Sustaining a sustainable campus

This weekend’s downpour was a breath of fresh air – or more like a splash of much-needed water – but we all know the drought is far from over. Each day, as growing climate change threatens the human population and its home planet’s existence, it becomes even more important for us to remain conscious and mindful of our environmental impact.

So, as students of a small campus constantly commended for sustainable practices, what are we doing to sustain our environment and ourselves?

In addition to our array of environmental studies programs, our beautiful nature Preserves sites, environmentally-conscious JUMP volunteers, the campus garden, the WATERS Collaborative and the past few Theatre Arts and Dance shows that clearly celebrated nature, the university just appointed its first Director of Sustainability, Paul Draper, who will also chair the newly created Sustainability Executive Committee. Featured in issue two of this publication, Draper expressed his interest and intent to work with the rest of the campus to continue a community-wide desire for sustainability.

And of course, there’s the Campus Recreation Center: a state-of-the-art facility that was specifically designed with sustainability in mind. For water conservation alone, the Rec Center plants native drought-resistant plants, uses low flow faucets that cut water consumption by as much as 40 percent, and was one of the first buildings in Sonoma County to use reclaimed water in its restrooms. 

The rest of the building flaunts sustainable features such as solar panels, thermal bricks that keep both natural heat and cold air inside the building, and massive skylights designed for natural light. Its flooring and much of its furniture is made from recycled material.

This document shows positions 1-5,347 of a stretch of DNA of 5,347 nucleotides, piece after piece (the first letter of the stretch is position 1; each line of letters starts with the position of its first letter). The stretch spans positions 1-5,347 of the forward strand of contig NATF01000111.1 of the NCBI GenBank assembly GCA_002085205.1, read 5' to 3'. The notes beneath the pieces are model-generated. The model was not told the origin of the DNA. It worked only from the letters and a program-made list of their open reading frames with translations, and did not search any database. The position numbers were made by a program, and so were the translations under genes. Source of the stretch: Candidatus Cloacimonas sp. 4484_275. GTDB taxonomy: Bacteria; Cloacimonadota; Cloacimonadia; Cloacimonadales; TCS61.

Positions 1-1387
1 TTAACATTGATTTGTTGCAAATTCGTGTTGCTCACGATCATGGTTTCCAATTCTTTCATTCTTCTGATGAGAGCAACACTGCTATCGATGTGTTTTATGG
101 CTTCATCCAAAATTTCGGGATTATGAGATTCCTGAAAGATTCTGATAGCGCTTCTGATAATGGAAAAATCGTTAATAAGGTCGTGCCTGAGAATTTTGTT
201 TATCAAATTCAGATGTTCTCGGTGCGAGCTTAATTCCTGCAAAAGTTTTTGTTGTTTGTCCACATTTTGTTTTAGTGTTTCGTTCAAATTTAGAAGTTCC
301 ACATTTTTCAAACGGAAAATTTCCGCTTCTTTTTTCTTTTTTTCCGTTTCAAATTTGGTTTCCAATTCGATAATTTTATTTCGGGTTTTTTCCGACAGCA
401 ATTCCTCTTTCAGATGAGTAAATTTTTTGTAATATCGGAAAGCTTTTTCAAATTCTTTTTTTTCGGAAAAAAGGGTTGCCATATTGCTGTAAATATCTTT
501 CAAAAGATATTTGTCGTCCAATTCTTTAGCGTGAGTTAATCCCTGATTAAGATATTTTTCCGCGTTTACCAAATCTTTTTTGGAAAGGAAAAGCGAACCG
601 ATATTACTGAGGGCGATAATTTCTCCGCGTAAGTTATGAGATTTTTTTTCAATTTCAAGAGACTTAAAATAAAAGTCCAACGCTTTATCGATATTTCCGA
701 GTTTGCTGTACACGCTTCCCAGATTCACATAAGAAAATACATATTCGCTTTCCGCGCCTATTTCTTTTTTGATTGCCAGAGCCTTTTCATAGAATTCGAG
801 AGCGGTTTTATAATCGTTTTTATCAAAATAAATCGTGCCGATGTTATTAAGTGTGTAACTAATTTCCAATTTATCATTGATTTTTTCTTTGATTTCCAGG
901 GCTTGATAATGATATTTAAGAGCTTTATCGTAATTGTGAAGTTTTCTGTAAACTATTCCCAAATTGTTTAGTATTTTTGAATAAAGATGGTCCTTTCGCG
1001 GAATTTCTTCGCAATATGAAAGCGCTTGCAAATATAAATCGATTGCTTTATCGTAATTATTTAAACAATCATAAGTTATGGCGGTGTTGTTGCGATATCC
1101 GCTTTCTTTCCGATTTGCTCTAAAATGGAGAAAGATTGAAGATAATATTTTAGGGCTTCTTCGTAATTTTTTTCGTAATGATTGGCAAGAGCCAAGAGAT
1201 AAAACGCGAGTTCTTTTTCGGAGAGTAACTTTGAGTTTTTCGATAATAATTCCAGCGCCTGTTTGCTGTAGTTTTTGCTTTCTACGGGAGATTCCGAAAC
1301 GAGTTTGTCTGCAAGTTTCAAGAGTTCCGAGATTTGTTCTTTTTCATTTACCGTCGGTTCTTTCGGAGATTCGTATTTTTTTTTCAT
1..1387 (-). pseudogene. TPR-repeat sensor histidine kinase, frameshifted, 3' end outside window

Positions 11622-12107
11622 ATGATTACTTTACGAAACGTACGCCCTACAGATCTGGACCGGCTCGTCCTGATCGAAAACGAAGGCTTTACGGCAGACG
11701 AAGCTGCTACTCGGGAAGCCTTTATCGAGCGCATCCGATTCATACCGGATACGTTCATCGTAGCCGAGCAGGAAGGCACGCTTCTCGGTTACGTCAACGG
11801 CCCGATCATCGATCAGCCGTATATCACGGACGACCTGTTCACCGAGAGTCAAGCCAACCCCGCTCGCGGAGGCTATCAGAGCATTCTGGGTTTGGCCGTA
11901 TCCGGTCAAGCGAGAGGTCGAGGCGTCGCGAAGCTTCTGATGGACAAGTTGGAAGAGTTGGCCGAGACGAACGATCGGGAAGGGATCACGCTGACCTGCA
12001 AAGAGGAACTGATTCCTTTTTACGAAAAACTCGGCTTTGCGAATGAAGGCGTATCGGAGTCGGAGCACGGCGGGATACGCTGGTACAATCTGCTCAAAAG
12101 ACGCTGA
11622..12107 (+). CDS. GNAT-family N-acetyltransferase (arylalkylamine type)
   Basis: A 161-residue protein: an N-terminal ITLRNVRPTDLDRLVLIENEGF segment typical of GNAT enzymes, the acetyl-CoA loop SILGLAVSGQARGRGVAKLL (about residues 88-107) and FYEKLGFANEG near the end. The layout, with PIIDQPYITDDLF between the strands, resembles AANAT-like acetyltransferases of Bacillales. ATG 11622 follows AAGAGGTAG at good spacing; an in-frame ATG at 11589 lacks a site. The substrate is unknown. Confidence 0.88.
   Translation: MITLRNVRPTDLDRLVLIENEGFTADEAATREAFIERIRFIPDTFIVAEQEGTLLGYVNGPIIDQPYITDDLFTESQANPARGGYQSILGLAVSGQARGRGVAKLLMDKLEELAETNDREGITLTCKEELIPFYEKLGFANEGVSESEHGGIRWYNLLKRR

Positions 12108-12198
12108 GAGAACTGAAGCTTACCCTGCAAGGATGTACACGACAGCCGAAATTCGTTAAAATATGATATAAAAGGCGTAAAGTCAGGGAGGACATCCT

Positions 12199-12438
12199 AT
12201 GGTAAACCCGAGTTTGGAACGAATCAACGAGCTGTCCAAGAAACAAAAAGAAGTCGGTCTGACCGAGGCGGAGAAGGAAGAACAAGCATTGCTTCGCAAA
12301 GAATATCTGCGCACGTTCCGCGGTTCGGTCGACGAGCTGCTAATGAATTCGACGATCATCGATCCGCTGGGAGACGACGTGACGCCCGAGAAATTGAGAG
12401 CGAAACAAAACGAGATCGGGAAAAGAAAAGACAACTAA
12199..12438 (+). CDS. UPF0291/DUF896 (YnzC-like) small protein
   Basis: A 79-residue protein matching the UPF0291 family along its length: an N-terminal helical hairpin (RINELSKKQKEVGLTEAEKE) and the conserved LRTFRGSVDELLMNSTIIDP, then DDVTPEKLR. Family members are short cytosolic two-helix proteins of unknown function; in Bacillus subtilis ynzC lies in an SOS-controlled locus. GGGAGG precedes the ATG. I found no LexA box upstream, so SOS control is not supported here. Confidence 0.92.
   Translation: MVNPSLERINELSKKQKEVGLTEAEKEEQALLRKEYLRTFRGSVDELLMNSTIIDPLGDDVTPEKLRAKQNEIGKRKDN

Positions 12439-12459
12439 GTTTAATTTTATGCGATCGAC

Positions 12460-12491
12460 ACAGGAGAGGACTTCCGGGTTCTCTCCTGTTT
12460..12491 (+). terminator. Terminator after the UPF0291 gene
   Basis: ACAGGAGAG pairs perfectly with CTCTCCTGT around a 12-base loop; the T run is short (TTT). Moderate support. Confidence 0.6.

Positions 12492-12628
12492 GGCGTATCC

Former Director of Campus Rec Pam Su, a staff member constantly applauded for her contributions and efforts, is attributed for essentially building the award-winning Rec Center – one of the first sustainable buildings of its kind in the country – from scratch in 2004. 

Ten years later, the Rec Center remains one of the most popular, well-designed buildings on this campus that was clearly ahead of its time. So it stands to reason that the Student Center, similarly built with student fees, would have used the Rec Center as a model to continue this mission of sustainability. Right?

Maybe not. Yes, the Student Center’s beautiful bathrooms use reclaimed water as well. The center also boasts water bottle refill stations, and some of its lights are censor-operated. And fortunately, students and employees of Culinary Services are working hard to minimize waste and maximize sustainable products in the Student Center – and around campus – as much as possible (see page 4).

But unlike the Rec Center, whose mission statement states “through the design and operation of our facility, Campus Rec demonstrates a profound commitment to a sustainable society in hopes that we can help pioneer a vision for conservation and energy efficiency,” the Student Center mission statement has no similar sentiments.

We’re a little disappointed that the building’s masterminds and architects didn’t make sustainability a priority like the Rec Center did. We know what world we’re living in, and we know that if we’re going to build something brand new we might as well build it right. To create a longstanding, $12 million building without sustainability as a major priority isn’t just ignorant – it’s literally wasteful.

But enough harping on the Student Center. For the most part it looks like they’re doing well with the resources they have (though we have to admit, we sure do miss Seawolf Sundaes). And the efforts made by rest of the campus more than make up for what the Student Center is lacking – at least, we hope they do. 

But as we temporarily put our umbrellas and rainboots in the closet until the next rainy day (if the next one ever comes), let’s continue to perpetuate this effort to sustain our environment and conserve water, energy and gas as much as possible. Let’s show our appreciation for the large efforts of our campus and community in the best way possible – by reciprocating it.

And hey, anything’s better than that yellow sh*t in Sochi right now.